Is "Blind" A Bad Word?

I recently had one of those random encounters with a stranger that got me thinking. Thinking about the comfort – actually, the discomfort, that some people have when it comes to saying the word “blind”. Is “blind” a bad word?

Based on my past, and most recent experience, there is clearly a hesitation when it comes to saying the word “blind” to describe someone who is…well, blind.

My recent thought-provoking encounter happened a few weeks ago. I’ll try to keep the story short. Ha ha ha! Anyway…. We bought some new patio furniture, and a couple of the store employees were kind enough to help us carry the furniture out to our car. I stayed back in the store, with my white cane in hand. I figured I would wait until all but one chair needed to be taken out. I asked the gentleman taking that last chair, if I could walk out with him. He was ok with it, so that’s what I did.

As we were walking, he said, “So, I used to know a girl like you.”, (awkward pause), “She was, you know, Uhh…”, (more awkwardness). I knew what he was trying to say. The poor guy was obviously flustered. I thought I could say a few things to keep the conversation going. I could say, “She was sexy?”, or “She was blind?”, or “She was the sexiest blind girl you’d ever seen, until you saw me?”. Well, I chose to behave myself and went with, “She was blind?”. 

With a sense of relief in his voice, he said, ”Yeah. Yeah, she was blind.”. At the car, I thanked him for his assistance, but, I was left wondering why he was so flustered over what word to use. 

It took me a while to add the word “blind” into my vocabulary. And over the last 4 years, I have gotten comfortable using and hearing the word. Accepting the word “blind” into your life happens differently for everyone. It’s especially hard when you lose your vision suddenly and unexpectedly with no chance to prepare yourself. This I know. It’s a process, like every other adjustment we have to make.

I suspect many people in the blind community are quite used to hearing the word “blind”. I also suspect that many sighted people are not used to having a conversation with a blind person. In turn, the word “blind” is unfamiliar to them. It may provoke the unthinkable thought of going blind. Perhaps they don’t know if it’s appropriate or PC to use these days. The unfamiliar, unthinkable, and unknown can take anyone down the path of feeling uncomfortable. Could these be reasons why people hesitate to say this word to those who are blind? Does this uncomfortable feeling hold people back from having conversations with the blind? I’m going with, probably. I wish it wasn’t that way. –”Blind” is not a bad word.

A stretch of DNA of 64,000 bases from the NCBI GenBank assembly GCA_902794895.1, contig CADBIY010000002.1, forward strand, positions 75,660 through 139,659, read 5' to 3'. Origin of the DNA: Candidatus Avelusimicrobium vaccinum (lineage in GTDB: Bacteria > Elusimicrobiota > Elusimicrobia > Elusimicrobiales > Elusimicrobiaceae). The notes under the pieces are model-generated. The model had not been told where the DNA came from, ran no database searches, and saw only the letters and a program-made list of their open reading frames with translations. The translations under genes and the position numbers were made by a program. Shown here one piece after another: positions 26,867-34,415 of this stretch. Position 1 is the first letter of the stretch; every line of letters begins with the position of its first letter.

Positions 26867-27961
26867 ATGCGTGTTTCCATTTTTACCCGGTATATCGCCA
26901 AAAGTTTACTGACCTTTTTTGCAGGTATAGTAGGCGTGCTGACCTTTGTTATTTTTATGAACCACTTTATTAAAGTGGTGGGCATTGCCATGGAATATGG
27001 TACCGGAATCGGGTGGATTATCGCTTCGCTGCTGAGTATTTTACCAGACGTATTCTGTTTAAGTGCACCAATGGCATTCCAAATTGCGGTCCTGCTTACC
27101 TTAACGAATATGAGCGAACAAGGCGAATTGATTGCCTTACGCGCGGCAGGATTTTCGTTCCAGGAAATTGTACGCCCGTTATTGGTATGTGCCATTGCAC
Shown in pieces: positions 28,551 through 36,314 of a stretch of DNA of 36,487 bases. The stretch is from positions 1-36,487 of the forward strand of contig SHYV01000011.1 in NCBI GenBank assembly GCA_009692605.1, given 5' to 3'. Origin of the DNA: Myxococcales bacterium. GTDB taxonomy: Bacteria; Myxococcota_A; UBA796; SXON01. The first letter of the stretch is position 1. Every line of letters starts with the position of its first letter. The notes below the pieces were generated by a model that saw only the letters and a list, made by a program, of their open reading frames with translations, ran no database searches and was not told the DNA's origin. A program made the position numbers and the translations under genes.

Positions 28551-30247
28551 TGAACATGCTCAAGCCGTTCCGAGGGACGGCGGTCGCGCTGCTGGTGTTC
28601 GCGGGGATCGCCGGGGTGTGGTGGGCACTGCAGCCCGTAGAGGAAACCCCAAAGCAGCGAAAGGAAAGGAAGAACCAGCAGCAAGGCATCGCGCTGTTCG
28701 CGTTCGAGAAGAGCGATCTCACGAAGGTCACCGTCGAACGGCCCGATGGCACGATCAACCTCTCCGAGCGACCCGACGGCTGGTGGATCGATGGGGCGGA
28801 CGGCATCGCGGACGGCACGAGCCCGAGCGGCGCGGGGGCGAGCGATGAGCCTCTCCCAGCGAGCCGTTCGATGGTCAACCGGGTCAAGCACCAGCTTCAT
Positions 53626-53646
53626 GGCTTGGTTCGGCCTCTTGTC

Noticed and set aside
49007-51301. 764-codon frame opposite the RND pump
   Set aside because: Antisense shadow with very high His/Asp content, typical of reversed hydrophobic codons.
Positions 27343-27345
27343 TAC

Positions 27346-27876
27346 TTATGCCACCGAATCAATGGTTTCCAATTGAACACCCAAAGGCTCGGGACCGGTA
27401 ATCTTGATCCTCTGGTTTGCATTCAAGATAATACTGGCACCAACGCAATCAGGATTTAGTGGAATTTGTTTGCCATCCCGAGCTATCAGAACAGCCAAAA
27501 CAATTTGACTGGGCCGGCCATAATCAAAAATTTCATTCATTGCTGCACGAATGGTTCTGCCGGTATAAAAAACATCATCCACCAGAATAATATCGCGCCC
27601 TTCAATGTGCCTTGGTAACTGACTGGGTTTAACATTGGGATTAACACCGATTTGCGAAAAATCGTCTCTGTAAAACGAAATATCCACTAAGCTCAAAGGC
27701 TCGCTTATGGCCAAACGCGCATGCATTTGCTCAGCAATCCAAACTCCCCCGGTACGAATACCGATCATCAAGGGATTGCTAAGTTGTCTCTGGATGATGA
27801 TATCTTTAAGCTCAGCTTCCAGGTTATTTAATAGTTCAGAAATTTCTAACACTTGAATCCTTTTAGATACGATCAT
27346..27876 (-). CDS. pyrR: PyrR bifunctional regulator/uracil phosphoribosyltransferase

The word “blind” is used in my life on the daily. I expect it to be used in a way that is appropriate, courteous, and respectful. I know that won’t always happen. Rude people and ignorance does exist.

I imagine there are lots of people in this world who don’t know what to say to blind people. Take the awkward encounters as a chance to educate. Offer up your preferred “description” and create a more comfortable conversation. As for me, I think I’ve made it pretty clear that I’m totally fine being described as “blind”, or better yet, “blind and sexy”! xx

6 Comments on “Is "Blind" A Bad Word?

  1. Yeah Maria! ” Blind and Sexy as Hell” ….
    And very proud to have you as my Daughter in Law!!!’


  2. Adore this post as it made me laugh heartily this Sunday morning!

    I personally do not believe the word “blind” is a bad word; however, I am confident that some folks avoid using it in order to be politically correct – as you surmised. I generally use the term “visually impaired” because I have noticed it makes others feel a little more comfortable; Furthermore, although I am legally blind, it more accurately describes my situation to those who do not understand. I lost all of my central vision resulting in my inability to drive, read, recognize faces; however, I am fortunate in that my peripheral vision has been preserved in my particular case. I was walking around a large Department store when I ran into a former student of mine who pointedly asked-as teenagers do-how I could be walking around if I had become blind! Semantically people perceive the word blind as total darkness, whereas the term visually impaired indicates a range of loss albeit not total.

    Thank you for your blog! Keep writing!


  3. Maria you are so good at expressing yourself and I love reading your insightful commentary about your daily experiences xoxo Frances


  4. Pingback: 066: More Emotions Sighted Supporters Feel But May Not Talk About | Life After Sight Loss

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